Family Legacy: Privilege or Burden?

P2830846Held in M&T Bank headquarters in New York City, the Women and Family’s Business Roundtable was an intimate session with a group of 30 women in the various stages of their family business – running it, exited in, thinking of entering it and so forth. What united the entire group was the privilege and probably burden, of being part of a business legacy.

The morning opened with welcome remarks from Kimberly Eddleston, ’95, Cornell Family Business Scholar, Professor of Entrepreneurship, D’Amore-McKim School of Business, Northeastern University and Daniela Scur, Postdoctoral research fellow, MIT Sloan School of Management. Both of them touched on the challenges and difficulties that as a female faced in family business succession, and how can one overcome that. Each participant chimed in on their own experiences, and how each of them came into the business in their own way and the extra effort they had to put in, just to prove their capability to manage or run the business.

The second session was moderated by Margarita Tsoutsoura, Cornell University, and Stefanie Kasselakis Kyles, Vassilaros & Sons Coffee, and they discussed how in family businesses, the lines between work and family were often blurred. The daily operations and problems at work were often brought up at the family dinner table, as recalled by another participant, Surabhi Chaturvedi, MBA 19’. This allowed the next generation to develop a keen sense of what running a business meant, at a very young age. However, working with family had some drawbacks too, as shared by Stefanie. She mentioned how everyone in her family called her about the business, at all hours, to share their opinions, despite not being directly involved.

During lunch, Niki Russ Federman, from Russ & Daughters shared her own personal story of how she came to enter her family business, started by her grandfather with simply just a pushcart. Everyone’s story is truly different, and hers was one of self-discovery and meandering paths before she finally came back into the business. Russ & Daughters is one of my favorite restaurants in the city, and to hear the legacy and heritage from her perspective is truly like reliving a piece of New York City history. She said – “I’m so glad that my mother had the foresight to save her part of the business so that it gave me an opportunity to return when I wanted to.” That truly left an impression on me, that her mother gave her a chance to come back to the business when Niki was ready. Whether we admit it or not, we truly are products of our families, parents and their efforts.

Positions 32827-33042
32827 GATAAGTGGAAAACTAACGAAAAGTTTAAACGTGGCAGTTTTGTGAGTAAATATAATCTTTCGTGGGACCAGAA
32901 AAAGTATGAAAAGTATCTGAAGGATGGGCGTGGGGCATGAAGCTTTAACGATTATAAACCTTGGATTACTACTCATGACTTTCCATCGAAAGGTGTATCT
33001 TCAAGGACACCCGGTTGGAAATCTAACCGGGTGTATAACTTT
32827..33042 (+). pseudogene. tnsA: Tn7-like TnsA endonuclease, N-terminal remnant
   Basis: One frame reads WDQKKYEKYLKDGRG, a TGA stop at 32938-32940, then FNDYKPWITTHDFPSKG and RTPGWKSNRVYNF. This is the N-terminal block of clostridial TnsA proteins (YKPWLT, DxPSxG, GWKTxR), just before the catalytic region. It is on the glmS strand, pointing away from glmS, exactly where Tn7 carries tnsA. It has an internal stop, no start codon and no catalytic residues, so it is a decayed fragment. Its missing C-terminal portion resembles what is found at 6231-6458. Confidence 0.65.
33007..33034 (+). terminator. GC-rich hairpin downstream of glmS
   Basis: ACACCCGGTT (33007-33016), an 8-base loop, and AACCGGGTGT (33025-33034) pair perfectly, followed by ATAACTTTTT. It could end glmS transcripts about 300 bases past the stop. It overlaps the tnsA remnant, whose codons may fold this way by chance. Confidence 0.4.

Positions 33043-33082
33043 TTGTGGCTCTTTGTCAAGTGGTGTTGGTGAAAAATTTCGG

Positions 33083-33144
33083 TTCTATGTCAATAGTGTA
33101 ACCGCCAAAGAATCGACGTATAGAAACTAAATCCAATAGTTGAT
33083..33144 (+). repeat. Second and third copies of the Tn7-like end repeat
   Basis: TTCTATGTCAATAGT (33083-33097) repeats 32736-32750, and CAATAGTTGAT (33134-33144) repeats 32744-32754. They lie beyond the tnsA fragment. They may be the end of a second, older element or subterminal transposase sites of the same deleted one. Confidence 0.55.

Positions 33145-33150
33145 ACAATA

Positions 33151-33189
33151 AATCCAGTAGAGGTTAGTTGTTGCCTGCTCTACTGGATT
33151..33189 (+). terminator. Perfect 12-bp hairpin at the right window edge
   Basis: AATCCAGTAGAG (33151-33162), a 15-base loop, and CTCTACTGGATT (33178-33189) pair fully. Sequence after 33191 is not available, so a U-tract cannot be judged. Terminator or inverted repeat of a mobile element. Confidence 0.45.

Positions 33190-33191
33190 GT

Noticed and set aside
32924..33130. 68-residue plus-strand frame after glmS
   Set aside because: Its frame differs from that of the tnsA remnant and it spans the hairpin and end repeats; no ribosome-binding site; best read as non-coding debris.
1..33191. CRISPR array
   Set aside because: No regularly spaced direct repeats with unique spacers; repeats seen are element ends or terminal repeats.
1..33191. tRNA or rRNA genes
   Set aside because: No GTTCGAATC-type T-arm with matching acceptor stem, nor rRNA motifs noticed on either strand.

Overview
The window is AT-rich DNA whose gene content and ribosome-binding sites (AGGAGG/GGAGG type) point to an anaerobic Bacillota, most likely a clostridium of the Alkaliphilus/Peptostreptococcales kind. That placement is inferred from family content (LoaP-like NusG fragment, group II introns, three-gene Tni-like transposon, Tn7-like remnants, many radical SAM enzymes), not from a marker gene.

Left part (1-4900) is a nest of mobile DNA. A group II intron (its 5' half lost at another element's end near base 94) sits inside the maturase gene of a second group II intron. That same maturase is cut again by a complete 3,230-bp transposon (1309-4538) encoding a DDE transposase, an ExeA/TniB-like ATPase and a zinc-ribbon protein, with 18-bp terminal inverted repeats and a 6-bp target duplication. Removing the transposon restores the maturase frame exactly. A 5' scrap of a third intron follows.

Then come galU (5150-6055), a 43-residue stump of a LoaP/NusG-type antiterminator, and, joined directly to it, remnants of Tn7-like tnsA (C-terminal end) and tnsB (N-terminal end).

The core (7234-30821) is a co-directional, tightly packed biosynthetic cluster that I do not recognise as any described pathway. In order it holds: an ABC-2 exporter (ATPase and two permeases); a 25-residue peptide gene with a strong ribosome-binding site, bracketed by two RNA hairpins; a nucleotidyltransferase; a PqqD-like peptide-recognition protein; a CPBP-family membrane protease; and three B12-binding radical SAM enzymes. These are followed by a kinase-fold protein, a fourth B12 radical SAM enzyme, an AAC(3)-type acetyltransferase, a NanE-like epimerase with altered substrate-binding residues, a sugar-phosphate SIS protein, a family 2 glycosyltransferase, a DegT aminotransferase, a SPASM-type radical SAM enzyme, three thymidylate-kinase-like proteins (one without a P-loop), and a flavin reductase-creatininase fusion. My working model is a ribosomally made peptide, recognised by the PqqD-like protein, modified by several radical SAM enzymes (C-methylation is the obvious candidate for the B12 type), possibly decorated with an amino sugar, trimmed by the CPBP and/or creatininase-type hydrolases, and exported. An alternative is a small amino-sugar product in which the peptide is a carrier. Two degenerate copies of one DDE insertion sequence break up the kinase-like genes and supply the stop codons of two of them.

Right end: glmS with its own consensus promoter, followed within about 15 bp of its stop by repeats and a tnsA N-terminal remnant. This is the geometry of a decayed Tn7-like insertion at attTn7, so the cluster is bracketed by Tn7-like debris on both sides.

After lunch, Alvina Lo, Chief Wealth Strategist from Wilmington Trust discussed her experience in advising clients on setting up trusts and foundations. It was truly interesting to hear perspectives from various spectrums: with a structured and formal approach to encourage the next generation (as shared by Kelsey, the 4th generation in her family business); to a more informal way, as told by Chelsey Kingsley, CEO of Kingsley Made, by simply having conversations with her children and instilling in them a sense of ownership through seeing furniture manufactured by the company around Ithaca.

The last session of the afternoon was led by Kimberly Eddleston, Northeastern University and Niki Russ Federman, CEO and Owner, Russ & Daughters, who discussed how female leaders impacted the business differently. It was clear that females had made strides in the corporate environment over the past decade, yet so far from having an equal number of females in the boardroom, and as senior executives. The participants also brought up how being in a family business could possibly be advantageous for females to advance professionally, as opposed to being in the traditional big corporate environment, as being in a smaller environment required each individual to be more flexible with all kinds of roles and allowed individuals to take on more responsibility.

Overall, I found the entire day to be extremely invigorating, and it was really interesting and insightful to hear so many different perspectives on the changing role of females in family businesses today. In Asia, where I’m from, many family businesses still are figuring out their governance structure, and how to successfully transition from one generation to the next. Listening to these women in the roundtable, who manage family and business so well, has been very encouraging, for my own personal journey forward in figuring out how to balance and integrate both professionally, and personally.

Jade Neo is a 2019 MMH Candidate at Cornell University, as well as a 2019 MBA Candidate at CEIBS in China. Her family’s business, Hai Yong Engineering, started by her father, is in the construction and real estate business in Singapore. 

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